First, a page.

In addition to images, you may like to intersperse your writing with source-attributed statistics and quotes (if they are really relevant), and also with Calls-To-Action (CTAs) that help people take some next action or engage with your business, beyond just reading your ebook. For instance, a CTA can lead to another offer, or your annual conference’s registration page, or even a product landing page.
Protecting your ebook
If you’re distributing free downloadable ebooks it doesn’t matter, but if you’re trying to sell ebooks, theft and piracy are huge problems. There have been all manner of solutions suggested – ranging from software locks, specialized hardware for reading ebooks, changing the laws, and naming and shaming ebook thieves on the social media.
Unfortunately nothing has worked till date – but I think I have found an answer that at least totally discourages ebook theft … prevention is better than cure. Read on …
Securing your ebook
Yuwanda Black in her article “Ebook Theft: 12 Things You Can Do To Stop Someone From Copying And Selling Your Ebook” says:
Any time an industry matures, the bad apples come out and start lying, stealing and cheating to get their slice of the pie. Here, I’m talking about ebook theft. Unfortunately, the short answer is, no, there is no 100% fool-proof way to prevent someone from duplicating your downloadable ebook. Ebook piracy, copyright infringement, content theft, etc. is alive and well and it’s never going to disappear.
Yuwanda is right, isn’t she? All of us who find it easy to convert our ebooks into PDFs (for ease of customer reading on laptops, tablets and mobiles) are perennially worried that PDF-encryption-cracking is an industry that’s enjoying itself.
Apart from the pirates who crack the encryption codes of pricey ebooks, there are of course the well-meaning people who like to buy our low-priced ebooks and then email it to their friends and family, so everybody can get the goodness.
Gosh, it’s no place for the genuine ebook writer with small means and reasonable expectations that the self-same ebook will not soon be on the market as if written by another author!
In her article Yuwanda suggests many ways to prevent theft, so these ideas from her are good practices to follow:
- Corner the thief’s payment provider
- Name you file in a way that’s hard to copy
- Use a secure digital service provider
- Keep changing your download link often
- Prevent file sharing (as some tools allow you to do)
- Use encryption methods/software
- Use password protected ebook files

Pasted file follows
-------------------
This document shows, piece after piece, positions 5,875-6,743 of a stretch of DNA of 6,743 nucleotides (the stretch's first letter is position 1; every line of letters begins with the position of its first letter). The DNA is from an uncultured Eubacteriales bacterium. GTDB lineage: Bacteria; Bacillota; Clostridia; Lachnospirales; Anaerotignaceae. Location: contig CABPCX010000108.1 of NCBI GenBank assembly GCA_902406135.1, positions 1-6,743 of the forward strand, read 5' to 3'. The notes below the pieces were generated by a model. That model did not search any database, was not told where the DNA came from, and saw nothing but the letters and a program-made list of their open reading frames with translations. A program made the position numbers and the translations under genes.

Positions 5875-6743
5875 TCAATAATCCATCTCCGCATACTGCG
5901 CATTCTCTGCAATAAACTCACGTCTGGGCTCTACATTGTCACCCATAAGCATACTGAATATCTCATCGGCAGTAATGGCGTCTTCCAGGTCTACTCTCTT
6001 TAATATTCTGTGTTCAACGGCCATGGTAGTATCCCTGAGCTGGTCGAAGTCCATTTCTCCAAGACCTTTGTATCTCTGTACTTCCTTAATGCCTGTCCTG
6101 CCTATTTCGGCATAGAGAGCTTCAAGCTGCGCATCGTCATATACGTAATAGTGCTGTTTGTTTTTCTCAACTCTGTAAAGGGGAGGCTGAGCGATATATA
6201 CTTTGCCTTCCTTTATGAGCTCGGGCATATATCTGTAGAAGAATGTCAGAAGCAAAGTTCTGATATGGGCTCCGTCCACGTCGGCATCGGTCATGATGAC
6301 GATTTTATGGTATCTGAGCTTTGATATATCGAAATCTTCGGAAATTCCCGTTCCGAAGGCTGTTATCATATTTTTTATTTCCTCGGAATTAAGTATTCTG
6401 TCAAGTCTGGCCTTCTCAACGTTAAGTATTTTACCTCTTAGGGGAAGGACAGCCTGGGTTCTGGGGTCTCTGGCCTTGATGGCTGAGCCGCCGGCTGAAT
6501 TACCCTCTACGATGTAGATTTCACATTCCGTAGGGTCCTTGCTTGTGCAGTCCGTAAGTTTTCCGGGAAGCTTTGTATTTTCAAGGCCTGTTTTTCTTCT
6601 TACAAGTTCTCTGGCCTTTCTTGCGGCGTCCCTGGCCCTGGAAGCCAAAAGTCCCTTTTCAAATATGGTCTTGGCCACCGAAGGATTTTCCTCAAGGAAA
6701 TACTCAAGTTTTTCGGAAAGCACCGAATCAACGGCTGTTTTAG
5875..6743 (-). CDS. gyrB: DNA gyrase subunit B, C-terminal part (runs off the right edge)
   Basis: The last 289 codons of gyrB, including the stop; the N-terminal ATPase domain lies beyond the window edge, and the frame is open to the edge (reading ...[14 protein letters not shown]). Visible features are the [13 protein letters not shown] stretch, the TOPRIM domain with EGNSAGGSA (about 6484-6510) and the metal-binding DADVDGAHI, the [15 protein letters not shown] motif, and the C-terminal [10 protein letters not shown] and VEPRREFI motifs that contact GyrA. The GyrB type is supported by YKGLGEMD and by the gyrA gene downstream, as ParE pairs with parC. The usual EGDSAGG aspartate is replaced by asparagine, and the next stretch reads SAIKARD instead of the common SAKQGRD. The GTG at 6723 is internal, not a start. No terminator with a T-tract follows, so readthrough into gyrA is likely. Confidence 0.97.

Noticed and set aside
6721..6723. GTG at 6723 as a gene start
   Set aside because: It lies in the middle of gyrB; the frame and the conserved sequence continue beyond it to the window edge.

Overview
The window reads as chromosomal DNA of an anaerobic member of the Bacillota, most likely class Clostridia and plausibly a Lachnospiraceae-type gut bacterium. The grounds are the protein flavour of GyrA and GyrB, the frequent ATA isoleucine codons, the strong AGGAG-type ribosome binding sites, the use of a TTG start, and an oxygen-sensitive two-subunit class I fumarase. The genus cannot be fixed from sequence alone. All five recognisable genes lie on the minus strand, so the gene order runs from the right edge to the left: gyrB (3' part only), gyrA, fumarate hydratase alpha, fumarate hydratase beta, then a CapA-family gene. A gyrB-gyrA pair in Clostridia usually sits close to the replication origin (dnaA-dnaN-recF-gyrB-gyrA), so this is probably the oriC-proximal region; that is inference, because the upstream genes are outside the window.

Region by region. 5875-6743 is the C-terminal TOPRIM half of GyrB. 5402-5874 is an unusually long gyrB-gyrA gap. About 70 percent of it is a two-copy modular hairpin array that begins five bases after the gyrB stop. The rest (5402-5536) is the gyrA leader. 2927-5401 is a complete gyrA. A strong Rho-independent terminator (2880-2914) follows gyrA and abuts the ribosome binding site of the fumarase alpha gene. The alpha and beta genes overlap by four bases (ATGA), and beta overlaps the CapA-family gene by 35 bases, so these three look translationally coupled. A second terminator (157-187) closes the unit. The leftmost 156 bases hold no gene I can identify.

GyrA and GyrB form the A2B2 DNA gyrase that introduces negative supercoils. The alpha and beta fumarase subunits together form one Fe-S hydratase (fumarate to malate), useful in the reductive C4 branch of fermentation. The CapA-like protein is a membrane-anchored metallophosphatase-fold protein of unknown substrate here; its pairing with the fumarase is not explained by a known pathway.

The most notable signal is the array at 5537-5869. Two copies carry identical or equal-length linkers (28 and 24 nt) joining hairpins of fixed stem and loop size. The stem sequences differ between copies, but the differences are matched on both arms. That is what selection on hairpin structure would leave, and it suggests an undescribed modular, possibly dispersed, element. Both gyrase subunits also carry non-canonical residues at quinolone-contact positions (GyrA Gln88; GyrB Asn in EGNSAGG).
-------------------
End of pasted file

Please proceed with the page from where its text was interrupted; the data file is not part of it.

- Do periodic online checks to see if your ebook has appeared under another author’s name
- If your book is valuable considering suing the thieves
- Get the thieves’ websites shut down if you can prevail upon their hosting providers
- Secure your ebook PDF from copying or editing
- Promote your ebook aggressively so that word proliferates that it is your work
These are simple enough ideas, but we now need to go into a more elaborate subject called DRM …
DRM pros and cons
DRM (or Digital Right Management) provides a form of digital content protection, set out by booksellers, which works in addition to traditional copyright laws, to keep your intellectual rights intact. As Kotobee, a full-service ebooks publishing company, write in their article “Ebook DRM & Security: What is it and How it Works”:
You can use DRM much as a security system protects a house, in that it’s a protective barrier for your artistic property. It works in the same way as digital music and films are protected against file-sharing tools by their own forms of DRM. In a nutshell, DRM stops users from copying, printing and sharing ebooks – and protects revenues coming in from each sale. In the capitalist context, to protect sales and revenues, you need DRM to restrict how, when, and by whom the books are used, to make sure people keep buying the ebook.”
DRM can help your ebook in several ways, including: controlling ebook distribution (e.g. preventing downloading, uploading, accessing, lending); controlling how many devices you can download the ebook onto; restricting the copy-paste feature; and so on.
Unfortunately DRM has not been as successful as expected. Just Google the search keyword “DRM cracking” and see how many tools there are now to make mincemeat of DRM! I just saw “Top 5 DRM Copy Protection Removal Software”, “How to remove ebook DRM”, “How Do I Get Rid of the DRM on My Ebooks and Video?” and “eBook DRM Removal”. So much for any kind of protection!
But don’t lose heart. As I said, I have found the near-perfect psychologically-discouraging way to protect my ebooks. Read on …
Using WP PDF Stamper Plugin – your lifeline!
In my search for a near-foolproof PDF protection system I came across this absolutely nifty WordPress plugin called the WP PDF Stamper Plugin from the company TipsAndTricks.com. Look at the clever little idea it uses …